Michael Regenstreif reviews new CDs of Israeli folksongs by Orit Shimoni, Yiddish theatre songs written by Socalled, and klezmer music by Jason Rosenblatt & Orkestra Severni.
Songs for My Father
I first discovered the music of Israeli-Canadian singer and songwriter Orit Shimoni in 2006 when she released her first CD under the name “Little Birdie.” At the time, the Hebrew University graduate was working as a Jewish day school teacher in Montreal and finishing a master’s degree in theology at Concordia University. It struck me then that her best songs had a quality reminiscent of Leonard Cohen – a comparison that has deepened for me over the years as I’ve followed her evolution as a singer, songwriter and performer. While she released her first albums as Little Birdie, her most recent releases have been under her real name.
While Shimoni’s previous albums have primarily been original songs in English, she decided to record an album of the Israeli folksongs she grew up with as a gift for her father on his 70th birthday. “Songs for My Father” is a lovely, quiet, often thought-provoking collection highlighted by such songs as “Chofim,” a song of longing for a place that is missed that Shimoni says reminds her of her childhood home in Jerusalem, and “Shir Leil Stav,” a rumination on autumn and falling in love.
The album’s most powerful moments come in “Ein Li Eretz Acheret,” a song that expresses a love and loyalty for Israel rooted in a desire for the country to fulfil its true dreams, and “Choref 73,” in which the generation that came of age in the 1990s – Shimoni’s generation – questions the lost promises of peace pledged by their parents’ generation.
Shimoni ends the album with an original song, “Hayavin,” in which she sings that her love for her father is rooted in the gift of music that he gave her and is manifested in her very act of singing.
A Socalled Yiddish Musical
Isaac Babel’s Tales from Odessa
Josh “Socalled” Dolgin – who grew up in the Ottawa area and is now based in Montreal – has developed a well-deserved reputation as an innovative force in Jewish music. Among his projects is the musical comedy, “Isaac Babel’s Tales from Odessa,” staged to much acclaim in 2013 by the Dora Wasserman Yiddish Theatre at the Segal Centre in Montreal.
The musical is based on a collection of stories, “The Odessa Tales,” written by Isaac Babel – widely considered to be one of the greatest Russian Jewish writers – in the 1920s about Jewish gangsters in Odessa in the last years of czarist regime.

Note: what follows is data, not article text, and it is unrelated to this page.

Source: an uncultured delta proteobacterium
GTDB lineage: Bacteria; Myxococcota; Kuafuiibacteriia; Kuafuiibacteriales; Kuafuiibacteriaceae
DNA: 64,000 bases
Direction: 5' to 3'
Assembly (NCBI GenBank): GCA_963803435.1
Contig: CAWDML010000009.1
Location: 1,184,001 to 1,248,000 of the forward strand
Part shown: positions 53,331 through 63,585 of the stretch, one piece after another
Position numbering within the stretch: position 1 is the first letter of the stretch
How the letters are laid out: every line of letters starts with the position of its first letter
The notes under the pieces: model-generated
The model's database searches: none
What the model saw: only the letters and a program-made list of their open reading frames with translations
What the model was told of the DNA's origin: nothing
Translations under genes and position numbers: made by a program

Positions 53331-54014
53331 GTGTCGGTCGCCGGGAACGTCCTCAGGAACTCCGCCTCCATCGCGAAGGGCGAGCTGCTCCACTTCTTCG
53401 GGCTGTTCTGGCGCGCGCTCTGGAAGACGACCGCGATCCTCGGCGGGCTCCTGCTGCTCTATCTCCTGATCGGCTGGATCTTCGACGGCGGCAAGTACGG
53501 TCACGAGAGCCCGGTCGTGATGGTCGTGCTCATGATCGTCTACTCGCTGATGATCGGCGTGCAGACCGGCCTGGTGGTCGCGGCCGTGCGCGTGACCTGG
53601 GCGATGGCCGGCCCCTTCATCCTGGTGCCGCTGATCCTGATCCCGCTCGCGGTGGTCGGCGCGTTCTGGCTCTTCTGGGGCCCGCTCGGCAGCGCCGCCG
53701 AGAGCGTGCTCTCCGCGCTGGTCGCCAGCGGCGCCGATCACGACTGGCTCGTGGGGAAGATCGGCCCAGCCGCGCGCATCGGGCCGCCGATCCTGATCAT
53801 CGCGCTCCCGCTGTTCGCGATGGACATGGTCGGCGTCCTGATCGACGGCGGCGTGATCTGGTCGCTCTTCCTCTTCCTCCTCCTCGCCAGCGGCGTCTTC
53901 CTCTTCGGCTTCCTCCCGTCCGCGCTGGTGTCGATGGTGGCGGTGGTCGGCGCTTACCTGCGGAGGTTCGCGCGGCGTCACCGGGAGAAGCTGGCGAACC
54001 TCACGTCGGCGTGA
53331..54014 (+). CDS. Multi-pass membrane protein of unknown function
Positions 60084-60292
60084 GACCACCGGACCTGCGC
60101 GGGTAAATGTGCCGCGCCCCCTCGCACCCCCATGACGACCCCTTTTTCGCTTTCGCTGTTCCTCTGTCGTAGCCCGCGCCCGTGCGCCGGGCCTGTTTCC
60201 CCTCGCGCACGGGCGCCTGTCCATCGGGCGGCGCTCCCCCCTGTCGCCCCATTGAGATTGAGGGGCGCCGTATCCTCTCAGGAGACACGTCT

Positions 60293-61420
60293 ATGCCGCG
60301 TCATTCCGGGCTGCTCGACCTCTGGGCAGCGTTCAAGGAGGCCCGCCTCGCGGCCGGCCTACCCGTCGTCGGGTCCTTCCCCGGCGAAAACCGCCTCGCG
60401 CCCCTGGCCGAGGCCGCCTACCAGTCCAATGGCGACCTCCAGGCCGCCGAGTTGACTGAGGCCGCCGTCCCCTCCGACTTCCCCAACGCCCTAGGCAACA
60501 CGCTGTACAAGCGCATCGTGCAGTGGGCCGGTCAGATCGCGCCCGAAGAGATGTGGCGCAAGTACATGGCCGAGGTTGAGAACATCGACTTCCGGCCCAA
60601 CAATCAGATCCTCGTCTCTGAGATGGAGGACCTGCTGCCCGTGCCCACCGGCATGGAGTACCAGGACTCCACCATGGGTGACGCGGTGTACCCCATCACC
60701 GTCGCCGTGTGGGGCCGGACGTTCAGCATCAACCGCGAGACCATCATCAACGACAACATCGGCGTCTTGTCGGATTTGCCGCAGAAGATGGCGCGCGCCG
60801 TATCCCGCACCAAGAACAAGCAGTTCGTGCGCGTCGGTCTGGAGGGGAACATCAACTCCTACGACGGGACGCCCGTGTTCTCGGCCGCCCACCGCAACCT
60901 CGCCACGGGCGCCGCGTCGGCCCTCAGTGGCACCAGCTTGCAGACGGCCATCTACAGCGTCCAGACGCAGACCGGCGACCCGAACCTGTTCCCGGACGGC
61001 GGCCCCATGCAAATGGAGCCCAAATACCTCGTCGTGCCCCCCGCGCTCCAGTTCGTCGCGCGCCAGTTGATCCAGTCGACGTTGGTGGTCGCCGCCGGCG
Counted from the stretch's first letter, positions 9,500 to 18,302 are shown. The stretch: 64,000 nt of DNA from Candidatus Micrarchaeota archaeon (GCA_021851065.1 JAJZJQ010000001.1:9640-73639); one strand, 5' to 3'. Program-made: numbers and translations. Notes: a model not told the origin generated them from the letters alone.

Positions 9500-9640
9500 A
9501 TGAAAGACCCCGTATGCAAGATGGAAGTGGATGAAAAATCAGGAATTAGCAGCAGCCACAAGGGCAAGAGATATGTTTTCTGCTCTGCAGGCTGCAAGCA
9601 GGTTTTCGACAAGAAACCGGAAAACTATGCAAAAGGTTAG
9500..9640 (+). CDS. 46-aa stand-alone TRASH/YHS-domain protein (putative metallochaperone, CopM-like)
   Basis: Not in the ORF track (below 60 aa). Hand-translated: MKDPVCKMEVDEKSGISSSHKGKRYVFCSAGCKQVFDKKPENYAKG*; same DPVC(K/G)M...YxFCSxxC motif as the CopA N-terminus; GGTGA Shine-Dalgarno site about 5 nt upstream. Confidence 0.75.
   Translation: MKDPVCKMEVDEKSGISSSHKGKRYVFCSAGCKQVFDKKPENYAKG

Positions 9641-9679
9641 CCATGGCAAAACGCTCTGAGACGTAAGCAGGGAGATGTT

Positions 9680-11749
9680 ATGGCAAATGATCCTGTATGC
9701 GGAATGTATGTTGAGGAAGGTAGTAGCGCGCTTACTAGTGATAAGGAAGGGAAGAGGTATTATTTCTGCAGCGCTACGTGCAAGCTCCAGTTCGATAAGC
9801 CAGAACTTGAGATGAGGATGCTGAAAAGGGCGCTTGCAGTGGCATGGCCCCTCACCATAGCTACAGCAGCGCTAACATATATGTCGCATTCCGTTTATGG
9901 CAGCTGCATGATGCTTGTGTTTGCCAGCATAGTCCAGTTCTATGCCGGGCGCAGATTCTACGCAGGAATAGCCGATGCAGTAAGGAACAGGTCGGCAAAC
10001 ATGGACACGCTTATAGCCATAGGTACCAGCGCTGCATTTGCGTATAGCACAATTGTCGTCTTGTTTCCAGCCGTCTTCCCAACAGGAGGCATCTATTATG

Like many of the Dora Wasserman Yiddish Theatre productions over the years, “Isaac Babel’s Tales from Odessa” was a larger-than-life production with a large cast of singers and actors – both professionals and skilled amateurs including Ottawa-area actor Gab Desmond Hegedus in one of the lead roles – and an eight-piece orchestra led by well-known American klezmer clarinetist Michael Winograd.
Four years after the production was staged, Dolgin has released this entertaining cast recording of the music and songs and lovers of klezmer music and Yiddish theatre songs – as I am – will appreciate these rollicking songs, even if they don’t understand the actual words. While the spirit of the production comes through in the fine performances, I do wish the package included a booklet with synopses of the show and the songs. But even without those explanations, “Isaac Babel’s Tales from Odessa” is fun and delightful to listen to.
Jason Rosenblatt & Orkestra Severni
Jason Rosenblatt established his initial reputation by playing harmonica and leading Shtreiml, an inventive klezmer band based in Montreal. He has since branched out with other projects including Jump Babylon, a rock band featuring songs on Jewish themes, and a solo album steeped in jazz, blues and roots influences.
On “Brass Fabulous,” Rosenblatt is at the piano with Orkestra Severni, a group of horn players and a drummer – including his wife, trombonist Rachel Lemisch –playing a set of original compositions steeped in klezmer and other Eastern European traditions.
Among the highlights are “Sirba a la Oscar,” a three-part dance with sirba, hora and freylach sections; “A Mother’s Pain,” which has a sadder motif than most of the rest of the album; and the inventive “Chassidic Love Tango,” which adds a South American touch to the Eastern European base of most of the music.
The album is well-named because Rosenblatt’s compositions are constructed to highlight the sounds of the horns – tuba, trombone, trumpet and saxophone – and they really do sound fabulous.
Michael Regenstreif blogs about music at https://frfb.blogspot.com.